Re: peer-to-peer schema models: "Users, not designers, create and communicate meaning."

WYMIWYG KnoBot [1] provides a CMS system designed to exchange contents 
on a P2P basis,  it uses RSS-Feeds containing relevance information. The 
user defines "topics" and defines relations of different relevance to 
other topics (own or of other users), the individual articles are 
manually associated to a topics and automatically (with lower relevance) 
to all relating topics (this may include copying to another host). Other 
users may manually re-rate content influencing how much an article is 
perceived in their environment. All data is stored in a Jena RDF-Model 
and  exchanged over http. It is not a typical p2p software in that it 
has no peer-discovery but relies on existing social networks. Exchanging 
the definitions of rdfs-classes by the same means is not currently 
implemented but I think that this would be possible as well.

You may download an early version from [2], it should take only two 
double-click to install and launch, I would appreciate any feedback.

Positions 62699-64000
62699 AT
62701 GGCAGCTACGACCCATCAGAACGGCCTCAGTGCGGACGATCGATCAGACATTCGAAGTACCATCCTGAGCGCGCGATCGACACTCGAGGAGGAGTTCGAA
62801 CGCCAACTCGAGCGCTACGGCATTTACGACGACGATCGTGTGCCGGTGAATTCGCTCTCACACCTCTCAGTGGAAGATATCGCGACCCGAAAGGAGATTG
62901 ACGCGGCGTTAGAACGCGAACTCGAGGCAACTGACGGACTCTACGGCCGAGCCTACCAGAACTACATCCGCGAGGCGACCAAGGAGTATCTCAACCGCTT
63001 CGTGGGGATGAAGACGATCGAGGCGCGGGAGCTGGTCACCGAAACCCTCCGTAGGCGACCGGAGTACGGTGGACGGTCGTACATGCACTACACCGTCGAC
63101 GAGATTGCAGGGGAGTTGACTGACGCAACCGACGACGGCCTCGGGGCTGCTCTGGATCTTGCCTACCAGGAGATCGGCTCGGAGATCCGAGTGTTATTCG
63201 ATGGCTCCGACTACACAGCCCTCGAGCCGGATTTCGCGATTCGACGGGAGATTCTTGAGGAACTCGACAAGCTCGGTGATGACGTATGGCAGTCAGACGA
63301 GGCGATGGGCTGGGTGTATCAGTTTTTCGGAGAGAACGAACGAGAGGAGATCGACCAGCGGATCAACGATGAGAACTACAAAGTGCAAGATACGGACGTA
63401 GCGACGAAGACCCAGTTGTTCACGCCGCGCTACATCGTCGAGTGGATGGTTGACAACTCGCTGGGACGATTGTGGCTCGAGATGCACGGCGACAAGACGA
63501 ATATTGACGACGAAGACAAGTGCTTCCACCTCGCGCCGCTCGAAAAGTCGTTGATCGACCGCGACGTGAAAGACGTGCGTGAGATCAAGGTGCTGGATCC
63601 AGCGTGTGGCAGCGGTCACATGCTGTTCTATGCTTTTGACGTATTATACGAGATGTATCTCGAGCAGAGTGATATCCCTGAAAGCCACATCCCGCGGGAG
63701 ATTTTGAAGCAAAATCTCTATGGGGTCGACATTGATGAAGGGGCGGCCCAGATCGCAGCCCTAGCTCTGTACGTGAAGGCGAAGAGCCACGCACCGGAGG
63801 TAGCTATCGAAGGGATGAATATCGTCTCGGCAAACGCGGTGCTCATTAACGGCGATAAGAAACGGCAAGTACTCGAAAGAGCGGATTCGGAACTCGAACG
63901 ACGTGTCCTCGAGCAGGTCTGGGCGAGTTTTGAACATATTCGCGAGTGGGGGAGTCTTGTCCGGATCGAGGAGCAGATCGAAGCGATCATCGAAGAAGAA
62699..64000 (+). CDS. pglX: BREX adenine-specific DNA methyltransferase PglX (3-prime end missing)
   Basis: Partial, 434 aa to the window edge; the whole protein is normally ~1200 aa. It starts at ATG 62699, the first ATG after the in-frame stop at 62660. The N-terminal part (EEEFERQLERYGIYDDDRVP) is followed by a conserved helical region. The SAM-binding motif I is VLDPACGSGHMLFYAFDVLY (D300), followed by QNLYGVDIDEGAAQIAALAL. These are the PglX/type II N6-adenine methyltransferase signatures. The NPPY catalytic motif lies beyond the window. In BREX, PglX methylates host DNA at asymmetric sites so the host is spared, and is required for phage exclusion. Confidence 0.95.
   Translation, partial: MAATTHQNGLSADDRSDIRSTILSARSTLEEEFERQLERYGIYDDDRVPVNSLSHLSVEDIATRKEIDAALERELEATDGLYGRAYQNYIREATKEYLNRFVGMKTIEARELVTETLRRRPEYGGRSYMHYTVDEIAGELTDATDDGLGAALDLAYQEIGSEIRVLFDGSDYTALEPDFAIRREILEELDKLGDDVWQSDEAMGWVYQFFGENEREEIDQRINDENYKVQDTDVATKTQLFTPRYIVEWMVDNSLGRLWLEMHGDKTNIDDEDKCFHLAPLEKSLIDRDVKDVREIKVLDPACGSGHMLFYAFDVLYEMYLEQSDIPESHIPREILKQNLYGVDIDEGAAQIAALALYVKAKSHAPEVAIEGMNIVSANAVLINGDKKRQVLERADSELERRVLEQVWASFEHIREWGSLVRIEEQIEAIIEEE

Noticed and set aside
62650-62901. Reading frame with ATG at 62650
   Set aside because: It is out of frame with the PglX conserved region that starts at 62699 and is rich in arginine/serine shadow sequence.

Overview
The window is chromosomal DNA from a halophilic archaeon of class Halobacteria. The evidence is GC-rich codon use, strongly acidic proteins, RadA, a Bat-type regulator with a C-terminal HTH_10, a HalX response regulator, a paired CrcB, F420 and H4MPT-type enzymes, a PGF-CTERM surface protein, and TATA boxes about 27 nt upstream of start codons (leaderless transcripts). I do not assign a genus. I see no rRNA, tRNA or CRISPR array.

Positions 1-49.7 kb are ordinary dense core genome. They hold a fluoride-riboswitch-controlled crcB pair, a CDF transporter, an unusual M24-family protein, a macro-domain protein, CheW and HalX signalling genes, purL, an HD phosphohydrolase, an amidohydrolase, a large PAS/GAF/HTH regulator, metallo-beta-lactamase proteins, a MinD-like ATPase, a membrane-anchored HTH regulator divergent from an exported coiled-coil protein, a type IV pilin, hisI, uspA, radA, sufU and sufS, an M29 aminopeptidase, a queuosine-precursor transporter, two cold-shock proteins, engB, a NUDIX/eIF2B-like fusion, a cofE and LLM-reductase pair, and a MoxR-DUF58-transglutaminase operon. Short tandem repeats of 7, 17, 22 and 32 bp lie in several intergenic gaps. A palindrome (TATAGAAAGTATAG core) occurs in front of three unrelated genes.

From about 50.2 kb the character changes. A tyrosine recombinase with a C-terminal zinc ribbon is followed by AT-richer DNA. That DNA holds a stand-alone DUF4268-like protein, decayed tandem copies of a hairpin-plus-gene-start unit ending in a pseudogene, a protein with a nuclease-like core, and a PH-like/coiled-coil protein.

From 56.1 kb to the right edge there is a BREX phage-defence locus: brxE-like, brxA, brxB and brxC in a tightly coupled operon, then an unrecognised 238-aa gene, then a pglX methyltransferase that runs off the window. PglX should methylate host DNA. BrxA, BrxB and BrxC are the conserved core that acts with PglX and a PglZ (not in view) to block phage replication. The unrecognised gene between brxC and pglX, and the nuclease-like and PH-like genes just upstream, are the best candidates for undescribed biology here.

1. (the site itself is powered by knobot)
2. (file 
11735721 bytes)

Jonathan Chetwynd wrote:

> Does anyone know of current peer-to-peer RDF projects?
> By this I am referring to projects where the RDF metacontent or schema 
> is defined over time by users.
> (some people might consider the CD labelling project of this type.)
> I've proposed this model for a number of projects including:
> The WWAAC concept coding framework project
> The CEN metadata for accessibility  project
> There may well be significant hurdles in adopting this approach, 
> however was inspired to request evidence of current successes by the 
> excellent: "Where the Action Is"  The foundations of embodied 
> interaction by Paul Dourish.
> when after a particularly intractable and rambling passage he announces:
> "Principle: Users, not designers, create and communicate meaning."
> regards
> Jonathan Chetwynd
>     "It's easy to use"
> irc://freenode/accessibility

Received on Thursday, 2 December 2004 15:06:43 UTC